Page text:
Once an LOI is negotiated and executed and the initial euphoria of a “deal” has worn off a bit, the hard work really begins.  I would like to start with some facts.  An easy Google search will reveal that anywhere between 50% to 90% of deals die between LOI and closing.   Well those are sobering numbers.  At Redcap, we are pleased to say that our batting average is a bit better than that – we estimate that we have closed about 80% of the deals we sign, but its still not 100% – why is that?

While deals can die for any number of reasons, there are a few key pressure points that we often see that become problematic.  A good advisor will help you navigate these (whether it be on the buy or sell side) by getting in front of them early (pre-LOI ideally) and managing them along the way.

A few that we would highlight:

  1. Negotiating the Definitive Docs: Along with hiring the right advisor, we also recommend a strong vetting of counsel, one that is experienced with M&A docs and that is “generally commercial”. One of the biggest mistakes that we see by entrepreneurs is their preference to use their “local guy” for all their law needs.  This generally works fine for incorporating companies, wills and estate planning, maybe working on a small real-estate purchase or a lease and we don’t want to diminish the importance of trusting your counsel, but when an inexperienced generalist is up against a more experienced M&A lawyer, the resulting documentation goes one of two ways.  The inexperienced lawyer doesn’t know the relevant precedents, so they either spend a lot of billable time trying to negotiate with the other side off-market terms which wastes both time and good will, or they cave on important legal concepts that ultimately leaves their clients in a less than favourable position in terms of representations and warranties or indemnities.   The best lawyers that we interact with have a strong understanding of M&A precedents, but also have a strong commercial sense of where the risks in the business lie and how to appropriately “paper them” in the documentation.  Without having strong, appropriate counsel, we see clients that get confused and frustrated because risks are being overblown or misrepresented and that “the other side is trying to screw them” on some concept and they or their counsel take a hardline on a term that is frankly unreasonable.  We work hard to present the “other side” of the argument so that our clients see both sides which is important in any negotiation and weigh the risks with the ultimate reward of closing the deal.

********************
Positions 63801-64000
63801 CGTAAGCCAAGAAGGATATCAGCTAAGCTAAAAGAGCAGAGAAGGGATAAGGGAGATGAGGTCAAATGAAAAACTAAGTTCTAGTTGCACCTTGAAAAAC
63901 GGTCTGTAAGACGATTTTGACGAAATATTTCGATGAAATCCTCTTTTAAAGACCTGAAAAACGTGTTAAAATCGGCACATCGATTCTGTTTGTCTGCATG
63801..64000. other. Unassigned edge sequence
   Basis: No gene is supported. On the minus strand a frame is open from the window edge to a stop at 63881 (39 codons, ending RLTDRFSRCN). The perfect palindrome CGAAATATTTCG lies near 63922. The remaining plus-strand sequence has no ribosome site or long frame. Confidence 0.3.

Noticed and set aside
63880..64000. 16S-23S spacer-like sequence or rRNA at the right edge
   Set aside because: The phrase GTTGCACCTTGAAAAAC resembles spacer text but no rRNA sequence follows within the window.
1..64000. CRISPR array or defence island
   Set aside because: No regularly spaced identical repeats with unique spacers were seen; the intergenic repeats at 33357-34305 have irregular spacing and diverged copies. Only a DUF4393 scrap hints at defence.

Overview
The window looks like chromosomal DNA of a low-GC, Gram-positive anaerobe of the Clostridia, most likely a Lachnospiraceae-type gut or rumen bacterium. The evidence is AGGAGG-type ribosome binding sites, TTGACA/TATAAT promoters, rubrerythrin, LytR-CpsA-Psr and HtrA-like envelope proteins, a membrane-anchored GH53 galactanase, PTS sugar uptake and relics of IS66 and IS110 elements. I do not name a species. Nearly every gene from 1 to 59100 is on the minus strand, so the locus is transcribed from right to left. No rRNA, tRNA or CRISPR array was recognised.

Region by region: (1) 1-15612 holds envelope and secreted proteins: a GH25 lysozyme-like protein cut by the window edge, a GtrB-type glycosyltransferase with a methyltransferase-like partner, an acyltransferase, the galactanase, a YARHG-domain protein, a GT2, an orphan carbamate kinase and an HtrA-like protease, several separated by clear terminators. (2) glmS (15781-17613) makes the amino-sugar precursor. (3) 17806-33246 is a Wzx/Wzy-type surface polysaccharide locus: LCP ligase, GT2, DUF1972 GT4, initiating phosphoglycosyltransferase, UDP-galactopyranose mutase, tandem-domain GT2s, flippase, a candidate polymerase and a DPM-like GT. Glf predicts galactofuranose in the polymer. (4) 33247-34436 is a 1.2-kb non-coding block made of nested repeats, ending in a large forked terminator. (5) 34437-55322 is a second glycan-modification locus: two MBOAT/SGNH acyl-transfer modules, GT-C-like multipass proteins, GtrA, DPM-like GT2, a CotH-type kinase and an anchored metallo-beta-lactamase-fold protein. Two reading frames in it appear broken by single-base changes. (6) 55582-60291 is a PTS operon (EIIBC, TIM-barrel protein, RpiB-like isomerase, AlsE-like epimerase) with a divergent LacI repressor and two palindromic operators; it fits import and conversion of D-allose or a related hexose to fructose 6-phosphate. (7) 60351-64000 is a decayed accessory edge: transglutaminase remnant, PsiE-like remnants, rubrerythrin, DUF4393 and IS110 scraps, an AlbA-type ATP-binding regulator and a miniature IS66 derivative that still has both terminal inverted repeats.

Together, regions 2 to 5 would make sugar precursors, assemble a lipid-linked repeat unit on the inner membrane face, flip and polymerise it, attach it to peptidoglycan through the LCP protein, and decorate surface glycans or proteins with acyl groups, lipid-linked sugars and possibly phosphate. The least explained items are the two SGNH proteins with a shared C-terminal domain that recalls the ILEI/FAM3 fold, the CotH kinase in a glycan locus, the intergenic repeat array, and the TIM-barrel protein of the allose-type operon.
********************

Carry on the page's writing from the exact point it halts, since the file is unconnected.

2. Due diligence over-reach: Buying a business can be a complex and lengthy process but depending on the deal structure and size of the business, can generally be completed in 2-3 months by an experienced and well-organized counterparty. However, inexperienced buyers who take a few weeks to “get organized” right out of the gate and then are not sure how to conduct proper diligence can derail a process.  We see this occurring two typical ways – First either a company never gets organized and their due diligence is very superficial until a few weeks before a deal deadline at which time it is a scramble by all parties to meet their bare minimum requirements (and leaves the sell side wondering how serious a buyer really is).  Or, and more common with Private Equity, the information requests and questions never stop and continue to get more and more into the minutia of a business.  This can lead to deal fatigue and frustration as seller struggles to understand why so much emphasis is being put on $2,000 of annual donations (true story).  To manage this, we typically have in our agreements an exclusivity period and specific timeline milestones built into our agreements so that all parties are focused on the material diligence items, timelines and implications of missing them.  One item to note is that in larger deals, there may or may not be the need for additional outside parties to assist with diligence (e.g. a Quality of Earnings conducted by an 3rd party accounting firm or a Phase 1 Report by an environmental consulting firm) – sometimes as we saw during the fall of 2021, these reports can take a significant amount of time and effort to complete, so we work these types of reports into our schedule and documentation.